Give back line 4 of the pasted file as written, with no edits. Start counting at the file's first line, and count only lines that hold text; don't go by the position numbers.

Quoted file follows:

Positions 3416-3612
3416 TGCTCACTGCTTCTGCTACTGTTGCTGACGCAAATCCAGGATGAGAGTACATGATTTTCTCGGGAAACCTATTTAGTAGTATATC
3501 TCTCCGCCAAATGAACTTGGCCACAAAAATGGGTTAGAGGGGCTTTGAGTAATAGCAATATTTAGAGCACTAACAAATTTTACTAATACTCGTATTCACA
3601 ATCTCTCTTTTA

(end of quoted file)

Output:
3601 ATCTCTCTTTTA